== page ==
As an aside, I think it would be a great idea if every Hollywood director, actor, writer, crew member, producer, etc. who wanted to work on a film where a character gets shot would first be required to him/herself get shot. Just once, in the leg or the arm or something, nothing life-threatening. Just so that forever after, when they work on a scene where a character gets shot, they can have that sense memory of what it actually feels like.

The Gift of Stones, Jim Crace (1988)

Small agreeable fable set in a village near the sea in the era when the stone age was giving way to the iron age. The villagers are flint knappers, hardworking and good at what they do, and so prosperous. The narrator has lost an arm and so can’t contribute. He becomes a storyteller and adventurer instead. Ruminations about the relationship of the imagination to the material world ensue.



Munich, Steven Spielberg (2005)

Revolting, ridiculous cartoon about Mossad’s assassinations of the Black September Organization members who plotted the Munich Olympics debacle in 1972.

Everything I read about Munich yammered on about how it was all morally conscientious and shit. What that really means is this. First twenty minutes of the movie show us the Munich disaster and the decision by Golda Meir to assassinate the Palestinian planners. The next two hours are totally bankable straight-ahead Mission Impossible-style hunting down and murdering of Palestinians. I guess the morally conscientious part is that the assassins sit around and talk about how bad they feel when they get done killing someone. Eventually, too, they become unhinged by their guilt, but that, for a while at least, just makes them more focused, intense, scary killers.

We’re meant to feel doubly sorry for the Israeli agents: they’re constantly in danger of being killed by the Palestinians, but if they kill the Palestinian guys first, then they have to feel bad about it. Nasty double bind. You can tell when the Mossad guys are having a Moral Moment™ to consider this quandary, because they stare silently into space. Eric Bana’s particularly good at this. Spielberg was a genius to cast him here, since his role is basically identical to the one he played in Hulk: a moody self-hating revengeaholic.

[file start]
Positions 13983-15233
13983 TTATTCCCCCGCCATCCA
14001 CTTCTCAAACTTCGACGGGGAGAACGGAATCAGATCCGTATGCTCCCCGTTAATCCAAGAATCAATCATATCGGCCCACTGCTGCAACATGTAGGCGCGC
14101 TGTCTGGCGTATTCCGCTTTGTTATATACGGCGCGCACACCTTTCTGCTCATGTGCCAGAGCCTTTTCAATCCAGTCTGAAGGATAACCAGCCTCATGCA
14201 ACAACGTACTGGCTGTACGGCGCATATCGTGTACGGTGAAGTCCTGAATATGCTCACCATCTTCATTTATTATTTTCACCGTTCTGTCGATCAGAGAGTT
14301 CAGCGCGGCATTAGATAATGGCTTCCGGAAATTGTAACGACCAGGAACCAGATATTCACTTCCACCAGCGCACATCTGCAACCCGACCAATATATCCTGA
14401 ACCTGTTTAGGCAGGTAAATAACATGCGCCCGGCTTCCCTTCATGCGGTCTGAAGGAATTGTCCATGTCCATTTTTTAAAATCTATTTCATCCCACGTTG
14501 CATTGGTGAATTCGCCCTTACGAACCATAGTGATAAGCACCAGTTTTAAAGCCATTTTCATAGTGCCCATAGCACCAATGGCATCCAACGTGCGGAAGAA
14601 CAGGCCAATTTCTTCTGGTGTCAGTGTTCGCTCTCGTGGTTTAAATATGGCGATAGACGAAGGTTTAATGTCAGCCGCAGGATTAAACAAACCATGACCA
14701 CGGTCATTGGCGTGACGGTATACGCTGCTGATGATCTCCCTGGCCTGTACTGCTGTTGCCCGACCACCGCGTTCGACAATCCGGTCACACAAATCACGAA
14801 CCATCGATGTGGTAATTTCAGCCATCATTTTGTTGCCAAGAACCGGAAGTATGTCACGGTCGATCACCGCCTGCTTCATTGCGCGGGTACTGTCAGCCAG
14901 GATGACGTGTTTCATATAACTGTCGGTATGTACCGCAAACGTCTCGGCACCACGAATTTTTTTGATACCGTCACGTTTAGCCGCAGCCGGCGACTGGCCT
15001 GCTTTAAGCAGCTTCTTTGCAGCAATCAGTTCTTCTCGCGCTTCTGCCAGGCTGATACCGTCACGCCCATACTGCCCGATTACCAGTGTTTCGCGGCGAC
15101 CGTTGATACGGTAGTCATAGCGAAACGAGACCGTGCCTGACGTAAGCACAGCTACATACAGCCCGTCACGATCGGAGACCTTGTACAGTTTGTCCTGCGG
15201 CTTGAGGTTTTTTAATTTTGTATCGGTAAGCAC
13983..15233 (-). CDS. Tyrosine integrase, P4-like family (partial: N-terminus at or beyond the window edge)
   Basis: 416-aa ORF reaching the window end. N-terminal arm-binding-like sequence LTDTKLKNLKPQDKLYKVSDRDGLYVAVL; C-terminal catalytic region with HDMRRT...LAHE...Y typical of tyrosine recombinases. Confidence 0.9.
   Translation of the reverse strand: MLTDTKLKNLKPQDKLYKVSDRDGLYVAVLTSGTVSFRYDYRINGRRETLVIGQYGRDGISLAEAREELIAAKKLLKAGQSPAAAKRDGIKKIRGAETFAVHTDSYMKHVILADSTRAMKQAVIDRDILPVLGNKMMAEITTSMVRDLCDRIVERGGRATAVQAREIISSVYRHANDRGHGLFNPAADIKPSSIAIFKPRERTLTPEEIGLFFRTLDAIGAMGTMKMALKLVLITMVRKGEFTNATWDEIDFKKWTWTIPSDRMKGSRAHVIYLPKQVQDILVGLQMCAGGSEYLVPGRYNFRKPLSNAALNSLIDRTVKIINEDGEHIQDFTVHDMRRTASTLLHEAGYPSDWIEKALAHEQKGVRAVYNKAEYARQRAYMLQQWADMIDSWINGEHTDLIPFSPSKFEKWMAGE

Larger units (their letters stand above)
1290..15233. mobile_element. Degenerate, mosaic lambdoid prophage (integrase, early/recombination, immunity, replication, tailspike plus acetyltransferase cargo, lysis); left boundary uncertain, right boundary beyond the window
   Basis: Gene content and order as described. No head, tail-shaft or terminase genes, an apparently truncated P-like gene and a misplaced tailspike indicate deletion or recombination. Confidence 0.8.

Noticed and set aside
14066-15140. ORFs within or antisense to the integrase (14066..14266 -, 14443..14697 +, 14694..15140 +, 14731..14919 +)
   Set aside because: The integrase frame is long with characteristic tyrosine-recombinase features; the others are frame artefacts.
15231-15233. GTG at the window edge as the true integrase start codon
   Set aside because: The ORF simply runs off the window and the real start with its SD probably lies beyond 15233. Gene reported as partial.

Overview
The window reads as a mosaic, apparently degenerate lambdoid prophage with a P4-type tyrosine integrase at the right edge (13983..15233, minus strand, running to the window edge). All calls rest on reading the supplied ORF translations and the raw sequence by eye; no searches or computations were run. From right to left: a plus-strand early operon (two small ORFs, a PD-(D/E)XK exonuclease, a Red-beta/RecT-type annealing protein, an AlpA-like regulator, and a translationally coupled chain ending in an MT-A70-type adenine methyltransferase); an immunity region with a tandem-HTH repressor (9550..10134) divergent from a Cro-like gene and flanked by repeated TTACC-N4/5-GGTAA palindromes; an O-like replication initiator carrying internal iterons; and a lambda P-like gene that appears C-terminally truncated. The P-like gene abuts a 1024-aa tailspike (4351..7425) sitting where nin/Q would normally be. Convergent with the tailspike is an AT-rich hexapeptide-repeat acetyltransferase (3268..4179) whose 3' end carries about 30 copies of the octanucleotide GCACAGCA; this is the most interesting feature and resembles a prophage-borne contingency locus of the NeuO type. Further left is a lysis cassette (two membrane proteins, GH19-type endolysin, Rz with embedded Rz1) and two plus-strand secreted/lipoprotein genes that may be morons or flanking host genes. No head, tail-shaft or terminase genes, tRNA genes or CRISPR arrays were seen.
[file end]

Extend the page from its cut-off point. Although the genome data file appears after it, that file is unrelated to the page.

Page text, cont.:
Most revolting of all: we see no—none, zero—Palestinians who have complex inner lives. Jews get to feel conflicted. Arabs are one dimensional killers. I love how Spielberg says in his introduction on the DVD that he really didn’t mean to disparage Israel in any way. Um, yes, I caught that.

Second most revolting of all: guilt-crazed Eric Bana wearing his Hulk face, violently fucking his wife while flashing back to the Munich perpetrators getting their heads blown off. Holy shit—who can watch that? Am I supposed to be feeling sorry for this bizarre monster man? And then his wife looks up and says, “I love you.” Ugh!

Which is a nice segue to my ridiculousness accusation. I am confident that the Mossad agents assigned to these tasks did not sit around at cafés and debate the morality of their mission. I’m further confident that all the hacky devices Spielberg asks us to swallow—last minute escapes, melodramatic flashbacks, stock characters, amazing coincidences, comic relief, formulaic dialog—have absolutely no relationship to reality. I am aware that reality itself can sometimes seem cliché, but no way could it ever be as cliché as this. The characters aren’t people; they’re walking repositories of characteristics. You feel like it would be helpful if they’d all just wear name tags: “Hi, I’m Elderly Inscrutable Dignified French Crime Lord,” “Hi, I’m Comically Worried Portly Greek Innkeeper,” “Hi, I’m Sexy Dutch Assassin,” “Hi, I’m Slightly Incompetent But Ultimately Good-as-Gold Sidekick.”

In short, Munich does for the Palestinian-Israeli conflict what The Color Purple did for race relations in America: it makes of it a sentimentalized cartoon. Everyone loses when complex issues are reduced to mawkish soundbites.

How creepy that Tony Kushner wrote the screenplay for this. I thought he was smart.

Invitation to a Beheading, Vladimir Nabokov (1938/1959)

That’s a picture of the first page of the Nabokov’s draft of this novel.